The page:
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Monday New: S&S DRM-free imprint; Nobel Lit Prize awarded; British free speech case; and the possible future of print magazines

Monday New: S&S DRM-free imprint; Nobel Lit Prize awarded; British free...

“The science fiction and fantasy community were early adopters of electronic formats, and have enthusiastically embraced DRM-free content while showing great respect for authors’ works under copyright,” said Joe Monti, executive editor of Saga. –Publishers Weekly

Much of his work is concerned with the aftermath of the German occupation of France during World War II, and since Modiano was born right after the end of the War, his own sense of identity is entwined with the cultural and political impact of occupation on France.

In a rare interview accorded to France Today in 2011, Modiano says he never considered becoming anything but a writer. “I had no diploma, no definite goal to achieve. But it is tough for a young writer to begin so early. Really, I prefer not to read my early books. Not that I don’t like them, but I don’t recognize myself anymore, like an old actor watching himself as a young leading man.” –NPR

The artist, who is well known in his field, says his right to freedom of speech is particularly acute because he was a victim of such serious abuse, and because his book is intended to encourage other victims to come forward. . . .

However, his ex-wife’s lawyers dispute claims that the case could set a precedent undermining the rights of other authors, arguing that it is concerned only with the rights of one child, who has a number of health problems, who they say would suffer catastrophic psychological distress were he to read parts of his father’s work.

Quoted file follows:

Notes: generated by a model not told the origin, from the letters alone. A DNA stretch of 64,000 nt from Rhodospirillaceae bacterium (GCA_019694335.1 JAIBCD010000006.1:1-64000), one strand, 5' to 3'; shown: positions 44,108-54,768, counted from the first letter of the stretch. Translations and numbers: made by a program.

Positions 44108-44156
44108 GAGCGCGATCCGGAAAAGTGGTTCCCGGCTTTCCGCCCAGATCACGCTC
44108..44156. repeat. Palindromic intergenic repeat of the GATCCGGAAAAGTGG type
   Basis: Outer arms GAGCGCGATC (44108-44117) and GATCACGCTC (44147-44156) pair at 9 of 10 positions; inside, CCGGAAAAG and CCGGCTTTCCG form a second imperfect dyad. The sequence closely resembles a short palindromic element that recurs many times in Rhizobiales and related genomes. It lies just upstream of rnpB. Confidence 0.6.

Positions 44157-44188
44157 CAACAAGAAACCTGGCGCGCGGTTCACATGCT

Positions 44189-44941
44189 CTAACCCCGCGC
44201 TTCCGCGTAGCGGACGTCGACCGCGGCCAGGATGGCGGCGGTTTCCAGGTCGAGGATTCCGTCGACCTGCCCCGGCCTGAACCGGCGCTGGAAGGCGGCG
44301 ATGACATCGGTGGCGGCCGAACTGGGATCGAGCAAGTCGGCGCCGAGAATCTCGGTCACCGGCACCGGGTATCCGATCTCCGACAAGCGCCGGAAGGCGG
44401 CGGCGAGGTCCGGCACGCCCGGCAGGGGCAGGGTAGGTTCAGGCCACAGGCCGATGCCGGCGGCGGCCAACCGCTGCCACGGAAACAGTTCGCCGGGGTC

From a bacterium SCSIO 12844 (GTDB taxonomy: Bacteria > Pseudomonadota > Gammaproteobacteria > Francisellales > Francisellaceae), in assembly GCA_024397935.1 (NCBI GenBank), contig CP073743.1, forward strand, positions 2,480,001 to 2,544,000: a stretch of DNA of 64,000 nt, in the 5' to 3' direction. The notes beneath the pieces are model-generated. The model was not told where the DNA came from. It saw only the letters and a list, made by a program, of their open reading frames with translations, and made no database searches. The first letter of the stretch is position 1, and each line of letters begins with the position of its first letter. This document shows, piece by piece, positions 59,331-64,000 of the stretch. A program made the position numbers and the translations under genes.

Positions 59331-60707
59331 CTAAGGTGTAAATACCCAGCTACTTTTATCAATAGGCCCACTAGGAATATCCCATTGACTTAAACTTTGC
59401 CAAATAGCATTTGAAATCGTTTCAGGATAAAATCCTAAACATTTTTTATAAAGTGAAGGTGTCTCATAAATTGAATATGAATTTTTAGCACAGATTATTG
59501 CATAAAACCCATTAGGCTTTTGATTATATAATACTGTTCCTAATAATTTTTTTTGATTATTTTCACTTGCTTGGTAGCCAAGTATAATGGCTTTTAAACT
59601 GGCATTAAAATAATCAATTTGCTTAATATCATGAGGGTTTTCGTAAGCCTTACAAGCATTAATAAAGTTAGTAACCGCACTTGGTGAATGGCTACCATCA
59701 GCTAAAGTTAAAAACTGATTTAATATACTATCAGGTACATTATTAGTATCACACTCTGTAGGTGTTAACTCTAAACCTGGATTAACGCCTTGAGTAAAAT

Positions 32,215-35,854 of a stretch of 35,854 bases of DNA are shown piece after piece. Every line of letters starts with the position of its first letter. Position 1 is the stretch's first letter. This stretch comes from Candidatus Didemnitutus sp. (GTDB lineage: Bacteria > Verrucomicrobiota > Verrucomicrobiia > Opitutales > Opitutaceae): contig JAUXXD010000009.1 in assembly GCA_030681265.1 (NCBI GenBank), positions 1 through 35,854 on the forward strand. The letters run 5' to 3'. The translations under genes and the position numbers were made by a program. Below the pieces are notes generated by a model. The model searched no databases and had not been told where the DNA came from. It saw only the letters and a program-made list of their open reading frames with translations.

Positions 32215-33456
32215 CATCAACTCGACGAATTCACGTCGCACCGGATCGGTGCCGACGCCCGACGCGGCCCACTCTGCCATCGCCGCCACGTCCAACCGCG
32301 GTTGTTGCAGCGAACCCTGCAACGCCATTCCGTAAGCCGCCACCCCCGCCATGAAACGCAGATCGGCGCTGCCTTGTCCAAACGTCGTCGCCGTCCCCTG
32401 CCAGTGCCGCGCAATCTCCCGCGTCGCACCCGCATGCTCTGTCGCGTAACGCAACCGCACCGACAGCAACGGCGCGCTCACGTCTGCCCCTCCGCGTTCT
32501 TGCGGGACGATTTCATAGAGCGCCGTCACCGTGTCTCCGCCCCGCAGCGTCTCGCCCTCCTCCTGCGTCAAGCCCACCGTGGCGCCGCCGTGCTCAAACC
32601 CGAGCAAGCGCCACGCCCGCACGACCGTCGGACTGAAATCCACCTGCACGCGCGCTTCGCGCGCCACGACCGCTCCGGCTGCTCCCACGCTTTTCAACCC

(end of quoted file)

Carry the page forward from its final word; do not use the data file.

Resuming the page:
What is not in dispute is that the case hinges on an obscure piece of Victorian case law, known as Wilkinson v Downton, in which a man who played a practical joke on an east London pub landlady in 1897 was found to be guilty of the “intentional infliction of mental distress”. –The Guardian

The joy we get from throwing magazines away seems like a bad sign for their future. On the one hand, there is something nice about reading something you know is finite. Unlike the endless internet that you will never conquer, once you’ve read a magazine you’ve read it, and you get a nice feeling of accomplishment at least until the next issue arrives. On the other hand, it’s a reminder of what a curious position magazines hold — they are so much more disposable than books that you almost wonder why they should be in print form at all, and yet once they go online you tend to lose your incentive to read them, since there’s so much other stuff to read online. –Gigaom

REVIEW:  Bitter Greens by Kate Forsyth

REVIEW: Bitter Greens by Kate Forsyth

Bitter-Greens

Spoiler (Trigger Warning): Show

This book has a rape scene.

The amazing power and truth of the Rapunzel fairy tale comes alive for the first time in this breathtaking tale of desire, black magic and the redemptive power of love

French novelist Charlotte-Rose de la Force has been banished from the court of Versailles by the Sun King, Louis XIV, after a series of scandalous love affairs. At the convent, she is comforted by an old nun, Sœur Seraphina, who tells her the tale of a young girl who, a hundred years earlier, is sold by her parents for a handful of bitter greens…

After Margherita’s father steals parsley from the walled garden of the courtesan Selena Leonelli, he is threatened with having both hands cut off, unless he and his wife relinquish their precious little girl. Selena is the famous red-haired muse of the artist Tiziano, first painted by him in 1512 and still inspiring him at the time of his death. She is at the center of Renaissance life in Venice, a world of beauty and danger, seduction and betrayal, love and superstition.

Locked away in a tower, Margherita sings in the hope that someone will hear her. One day, a young man does.

Dear Ms. Forsyth,